I typically do all the missions of a particular course in order which usually ends with a guided project. I cannot tell you how much these will push your learning! I find that’s where most of my learning comes from. I highly recommend taking your time with these and really push yourself to get the most out of it. That said, when I find a concept tricky, I will sometimes do practice questions before jumping into the guided projects (like SQL for example.) When complete, upload your project to the community for some peer review and feedback. You have some amazing people here who are great at providing feedback on projects (quick shout out to @Elena_Kosourova, @artur.sannikov96, and @brayanopiyo18, y’all are incredible human beings!)

And last but not least, look at other people’s projects after you complete yours (or even while you’re working on yours to get some new ideas). I found this intimidating at first because it made me feel like “everyone knows more than me and I can’t possibly learn as much as other’s have”…BUT…with time, it will come! Eventually it will be your projects that make other people think that way. It’s just a matter of time and effort.

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Hey Mike,

Thanks for the guidance during this learning process. I will implement this forsure. I will do the course sections first then do the projects and do extra questions on concepts. And will definetly post questions and compare projects. How much would you say you spent time on the concepts you didnt understand and looked at the answers? What ways did you study those concepts? Any extra resources or did you just do the additional mission problems?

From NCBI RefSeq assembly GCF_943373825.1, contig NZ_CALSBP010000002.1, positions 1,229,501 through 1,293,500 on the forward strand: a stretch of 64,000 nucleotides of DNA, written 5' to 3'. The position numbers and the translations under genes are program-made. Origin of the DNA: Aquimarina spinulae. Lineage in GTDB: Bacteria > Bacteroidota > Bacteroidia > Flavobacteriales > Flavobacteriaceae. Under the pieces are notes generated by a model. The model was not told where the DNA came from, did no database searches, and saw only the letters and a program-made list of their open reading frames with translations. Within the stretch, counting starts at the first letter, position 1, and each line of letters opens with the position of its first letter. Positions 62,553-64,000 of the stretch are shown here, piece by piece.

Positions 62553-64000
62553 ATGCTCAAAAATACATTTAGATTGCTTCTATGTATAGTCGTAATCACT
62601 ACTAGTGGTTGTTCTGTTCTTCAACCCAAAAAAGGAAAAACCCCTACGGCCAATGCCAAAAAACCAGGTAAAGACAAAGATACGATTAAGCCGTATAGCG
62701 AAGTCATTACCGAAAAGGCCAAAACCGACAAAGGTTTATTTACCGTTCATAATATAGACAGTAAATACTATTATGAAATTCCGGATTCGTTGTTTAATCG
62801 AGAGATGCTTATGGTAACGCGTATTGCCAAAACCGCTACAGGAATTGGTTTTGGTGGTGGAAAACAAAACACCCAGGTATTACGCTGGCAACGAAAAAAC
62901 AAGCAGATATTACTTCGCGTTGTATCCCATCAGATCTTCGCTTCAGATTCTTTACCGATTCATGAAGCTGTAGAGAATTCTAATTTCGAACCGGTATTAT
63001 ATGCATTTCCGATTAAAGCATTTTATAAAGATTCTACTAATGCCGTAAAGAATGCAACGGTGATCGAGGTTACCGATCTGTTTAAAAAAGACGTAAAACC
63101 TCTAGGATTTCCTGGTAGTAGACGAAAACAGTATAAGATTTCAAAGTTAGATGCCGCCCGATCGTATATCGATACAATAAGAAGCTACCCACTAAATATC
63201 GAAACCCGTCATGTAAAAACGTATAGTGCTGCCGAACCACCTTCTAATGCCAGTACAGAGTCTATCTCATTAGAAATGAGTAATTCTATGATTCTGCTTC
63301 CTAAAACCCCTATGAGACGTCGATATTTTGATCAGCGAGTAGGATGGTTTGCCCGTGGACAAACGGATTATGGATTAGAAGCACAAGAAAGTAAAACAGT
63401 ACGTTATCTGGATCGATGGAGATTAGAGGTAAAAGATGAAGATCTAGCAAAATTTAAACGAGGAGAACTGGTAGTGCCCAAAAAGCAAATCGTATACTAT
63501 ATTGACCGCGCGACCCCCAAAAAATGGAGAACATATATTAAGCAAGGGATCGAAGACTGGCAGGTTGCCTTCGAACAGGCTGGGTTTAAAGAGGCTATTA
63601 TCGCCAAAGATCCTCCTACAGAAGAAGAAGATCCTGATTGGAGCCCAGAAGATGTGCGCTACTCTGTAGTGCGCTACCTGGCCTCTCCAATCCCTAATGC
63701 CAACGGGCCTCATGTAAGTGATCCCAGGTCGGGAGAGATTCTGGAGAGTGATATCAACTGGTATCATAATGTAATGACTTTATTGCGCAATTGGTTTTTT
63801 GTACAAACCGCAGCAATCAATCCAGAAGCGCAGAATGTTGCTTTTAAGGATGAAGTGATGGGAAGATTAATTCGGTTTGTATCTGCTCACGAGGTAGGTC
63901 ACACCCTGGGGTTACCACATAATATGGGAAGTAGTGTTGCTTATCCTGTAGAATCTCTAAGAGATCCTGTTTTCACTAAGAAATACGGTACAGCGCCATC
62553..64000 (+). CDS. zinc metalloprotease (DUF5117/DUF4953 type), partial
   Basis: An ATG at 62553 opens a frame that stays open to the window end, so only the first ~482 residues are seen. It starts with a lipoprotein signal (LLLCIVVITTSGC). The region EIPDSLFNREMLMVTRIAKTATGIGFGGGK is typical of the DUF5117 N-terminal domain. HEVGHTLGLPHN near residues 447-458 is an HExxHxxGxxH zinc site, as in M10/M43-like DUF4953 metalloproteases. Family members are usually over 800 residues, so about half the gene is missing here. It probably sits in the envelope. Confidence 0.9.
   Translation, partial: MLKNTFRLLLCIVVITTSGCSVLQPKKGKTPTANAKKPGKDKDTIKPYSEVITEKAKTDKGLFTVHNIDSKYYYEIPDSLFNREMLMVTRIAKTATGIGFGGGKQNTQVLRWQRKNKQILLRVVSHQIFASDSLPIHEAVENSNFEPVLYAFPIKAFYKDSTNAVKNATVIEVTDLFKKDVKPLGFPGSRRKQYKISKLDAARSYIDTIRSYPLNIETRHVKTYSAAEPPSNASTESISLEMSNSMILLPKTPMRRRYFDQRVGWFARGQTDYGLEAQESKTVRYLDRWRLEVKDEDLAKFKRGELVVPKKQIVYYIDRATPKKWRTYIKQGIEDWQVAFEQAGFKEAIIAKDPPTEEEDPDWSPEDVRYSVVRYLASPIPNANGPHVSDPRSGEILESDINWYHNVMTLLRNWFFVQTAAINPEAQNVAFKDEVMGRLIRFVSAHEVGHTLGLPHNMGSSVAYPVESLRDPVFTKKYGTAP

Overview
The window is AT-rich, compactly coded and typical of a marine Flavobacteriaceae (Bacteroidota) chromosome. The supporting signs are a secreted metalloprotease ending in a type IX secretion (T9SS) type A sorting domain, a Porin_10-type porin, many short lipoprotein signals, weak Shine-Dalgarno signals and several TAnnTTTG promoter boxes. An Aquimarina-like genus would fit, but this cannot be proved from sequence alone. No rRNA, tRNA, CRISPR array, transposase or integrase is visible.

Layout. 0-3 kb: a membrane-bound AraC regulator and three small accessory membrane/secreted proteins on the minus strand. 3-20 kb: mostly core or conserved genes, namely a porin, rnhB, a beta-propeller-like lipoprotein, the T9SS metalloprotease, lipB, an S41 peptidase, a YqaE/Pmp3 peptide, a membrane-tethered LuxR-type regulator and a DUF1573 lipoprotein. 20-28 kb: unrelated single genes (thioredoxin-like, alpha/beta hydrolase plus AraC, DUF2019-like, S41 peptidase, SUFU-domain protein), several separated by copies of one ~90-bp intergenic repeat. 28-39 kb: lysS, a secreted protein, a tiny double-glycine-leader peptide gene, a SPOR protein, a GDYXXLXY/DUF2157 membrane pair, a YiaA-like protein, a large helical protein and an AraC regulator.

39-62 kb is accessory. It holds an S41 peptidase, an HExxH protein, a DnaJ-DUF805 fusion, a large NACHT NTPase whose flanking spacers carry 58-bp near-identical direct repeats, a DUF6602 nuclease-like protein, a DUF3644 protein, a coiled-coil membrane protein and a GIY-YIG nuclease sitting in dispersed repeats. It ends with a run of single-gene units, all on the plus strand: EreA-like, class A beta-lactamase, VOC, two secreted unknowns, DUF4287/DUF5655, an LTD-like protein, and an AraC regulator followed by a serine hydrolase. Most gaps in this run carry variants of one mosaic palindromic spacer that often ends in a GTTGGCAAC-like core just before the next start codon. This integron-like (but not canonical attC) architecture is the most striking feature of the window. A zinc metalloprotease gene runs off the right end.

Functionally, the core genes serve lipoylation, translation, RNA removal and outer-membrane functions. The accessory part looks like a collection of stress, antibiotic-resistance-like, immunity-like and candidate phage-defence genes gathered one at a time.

@rohanpatel749 I took a long while to master the basic syntax of python and core concepts like data structures, loops and flow control (before I came onboard to DQ). I took about 8 to 9 months in total before I would say I was comfortable with it so don’t be discouraged. I felt that doing exercises outside of DQ and watching some youtube videos helped me quite a bit. Try to use different modes of study.

CS50’s material will help you to solidify your foundation so I advise you to go through the lecture and the problem set.

I think this is essential, especially for concepts that you are unfamiliar with. You may need to change your mindset a little on this because the reality is that you cannot fully learn a programming language and when its time where you chart into foreign territory (or syntax, methods etc), you will definitely struggle, but this struggle is for good, since it will enable you to learn… and feel good about yourself after you finally understand and feel comfortable with it.

Still quite alot for me till this day. Sometimes by just reading, the concept doesn’t really sink in fully for me so I still need videos to solidify my understanding.

CS50 as mentioned above, FreeCodeCamp also has some exercises on Python

In addition, I also use the exercises in this book (comes with solutions):

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Thank you Ryan. Will definitely try to implement this and feel it out. I will definitely check out these resources whenever I am stuck and just immerse myself in this. Right now I am on the course of learning Python for data analysis.